For new CBI chief, it's homecoming
When Indo-Tibetan Border Police (ITBP) Director General Ranjit Sinha was chosen as the head of the Central Bureau of Investigation (CBI), among the first things his colleagues did for their boss —known to be a connoisseur of food — was to organise a small party with delicacies from his home state, Bihar.
But, for Sinha, the appointment might not have come as a big surprise. Since he joined the Indian Police Services (IPS) in 1974, his career has gone from one prestigious posting to another. The Bihar cadre officer has already been the chief of two organisations, the Railway Protection Force (RPF) and ITBP. He is also the second chief of ITBP after Joginder Singh, who handled the Bofors case, to have been appointed as CBI director.
The 59-year-old IPS officer was due to retire in March 2013, but this assignment is expected to keep him busy for two more years. This, however, is not his first stint in CBI. Sinha was earlier the deputy inspector general of CBI, posted in Ranchi, Jharkhand, when he had investigated the fodder scam against the then-Bihar chief minister Lalu Prasad. He has also served as joint director in CBI’s anti-corruption unit in Delhi.
Sinha’s appointment as director has not gone without opposition. Bharatiya Janata Party leaders have argued the prime minister should have waited for the passage of the Lok Pal and Lokayukta Bill 2011, which suggests such appointments be done through a collegium comprising the prime minister, the leader of Opposition in the Lok Sabha and the Chief Justice of India.
It’s rare for the Union government to name a new CBI chief well ahead of the retirement of the incumbent. The announcements for the present director, A P Singh, and his predecessor, Ashwani Kumar, were made just a day before the retirement of the incumbent directors, while former director Vijay Shankar was appointed a week after the retirement of the then director.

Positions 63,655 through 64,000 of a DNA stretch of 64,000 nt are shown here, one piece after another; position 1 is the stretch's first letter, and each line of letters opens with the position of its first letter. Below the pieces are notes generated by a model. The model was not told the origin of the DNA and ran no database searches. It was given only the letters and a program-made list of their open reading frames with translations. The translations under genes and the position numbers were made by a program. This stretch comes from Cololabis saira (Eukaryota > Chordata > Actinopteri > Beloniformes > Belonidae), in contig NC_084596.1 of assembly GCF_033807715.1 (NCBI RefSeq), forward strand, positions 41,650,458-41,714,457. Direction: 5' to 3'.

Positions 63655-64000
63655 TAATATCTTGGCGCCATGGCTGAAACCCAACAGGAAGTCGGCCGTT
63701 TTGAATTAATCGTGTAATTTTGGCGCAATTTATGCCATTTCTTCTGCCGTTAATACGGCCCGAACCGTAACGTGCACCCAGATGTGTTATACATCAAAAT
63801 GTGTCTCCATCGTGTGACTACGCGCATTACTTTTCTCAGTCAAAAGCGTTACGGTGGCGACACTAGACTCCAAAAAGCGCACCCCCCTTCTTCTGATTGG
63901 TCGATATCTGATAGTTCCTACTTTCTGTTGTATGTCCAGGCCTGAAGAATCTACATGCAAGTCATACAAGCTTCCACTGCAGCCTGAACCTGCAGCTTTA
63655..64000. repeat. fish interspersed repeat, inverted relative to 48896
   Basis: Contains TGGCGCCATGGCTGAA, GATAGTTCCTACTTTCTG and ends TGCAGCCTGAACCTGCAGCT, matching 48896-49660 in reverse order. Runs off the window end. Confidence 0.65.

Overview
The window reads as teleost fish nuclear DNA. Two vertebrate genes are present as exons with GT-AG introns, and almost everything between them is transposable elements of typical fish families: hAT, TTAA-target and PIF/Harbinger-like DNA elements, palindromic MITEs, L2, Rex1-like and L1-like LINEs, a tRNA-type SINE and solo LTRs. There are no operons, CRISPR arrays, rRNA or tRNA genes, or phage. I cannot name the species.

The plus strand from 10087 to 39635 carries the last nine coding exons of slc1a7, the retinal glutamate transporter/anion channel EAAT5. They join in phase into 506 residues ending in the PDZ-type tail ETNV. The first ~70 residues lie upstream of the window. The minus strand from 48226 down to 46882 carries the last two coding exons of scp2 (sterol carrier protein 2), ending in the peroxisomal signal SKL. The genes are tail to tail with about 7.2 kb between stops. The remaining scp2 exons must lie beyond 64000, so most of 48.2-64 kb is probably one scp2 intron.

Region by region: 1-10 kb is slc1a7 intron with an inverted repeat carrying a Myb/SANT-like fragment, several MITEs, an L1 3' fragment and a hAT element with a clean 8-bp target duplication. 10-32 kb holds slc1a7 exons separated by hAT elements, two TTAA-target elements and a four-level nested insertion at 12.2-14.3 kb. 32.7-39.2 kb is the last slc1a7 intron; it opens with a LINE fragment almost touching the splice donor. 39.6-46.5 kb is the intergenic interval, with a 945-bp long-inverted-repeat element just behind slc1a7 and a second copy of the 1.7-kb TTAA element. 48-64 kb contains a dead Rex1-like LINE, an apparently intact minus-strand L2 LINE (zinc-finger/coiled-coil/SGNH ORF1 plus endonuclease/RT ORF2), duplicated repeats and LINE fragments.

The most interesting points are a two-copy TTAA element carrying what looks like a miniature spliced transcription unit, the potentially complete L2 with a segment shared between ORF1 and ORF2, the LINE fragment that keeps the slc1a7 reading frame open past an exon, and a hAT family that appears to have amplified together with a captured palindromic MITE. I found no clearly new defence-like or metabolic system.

Although Sinha likes to keep a low profile, he has seen his share of controversy.
His first brush with trouble was with Mamata Banerjee. After Banerjee became the railway minister, she was provided security cover by RPF commandos. She continued to keep the commandos even after becoming the West Bengal chief minister.
Since Sinha was the director general of the force and RPF doesn’t have the mandate to provide security cover to VVIPs, both Sinha and the home ministry objected to it.
Banerjee took note of these objections and ensured Sinha was out of the RPF. In May 2011, he was replaced by a much junior officer and remained without a posting till September 2011.
In his 38-year career, Sinha has handled several high-profile assignments, including a security study of all prominent railway stations in the country after the 26/11 strikes on Mumbai. Sinha had suggested that a completely new set-up, armed with scanners, closed-circuit cameras, bomb disposal squads, quick reaction teams and spotters were required to protect railway stations from terror strikes.
While conducting a similar security study for ITBP, when he was posted as the additional director general (ADG) of the organisation, Sinha was sent to Afghanistan to study the safety of infrastructure projects undertaken by India. In his report to the government, Sinha had suggested the strength of ITBP be increased to avoid being attacked by Taliban and other terrorist organisations.
Sinha’s interest in handling terrorism came to the fore when he was posted as inspector general (operations) in the Central Reserve Police Force in Kashmir.
He also has experience in handling Naxalite operations. As a young superintendent of police, he served in Ranchi, Madhubani and Saharsa districts — the hotbeds of Naxalite violence in Jharkhand and Bihar.
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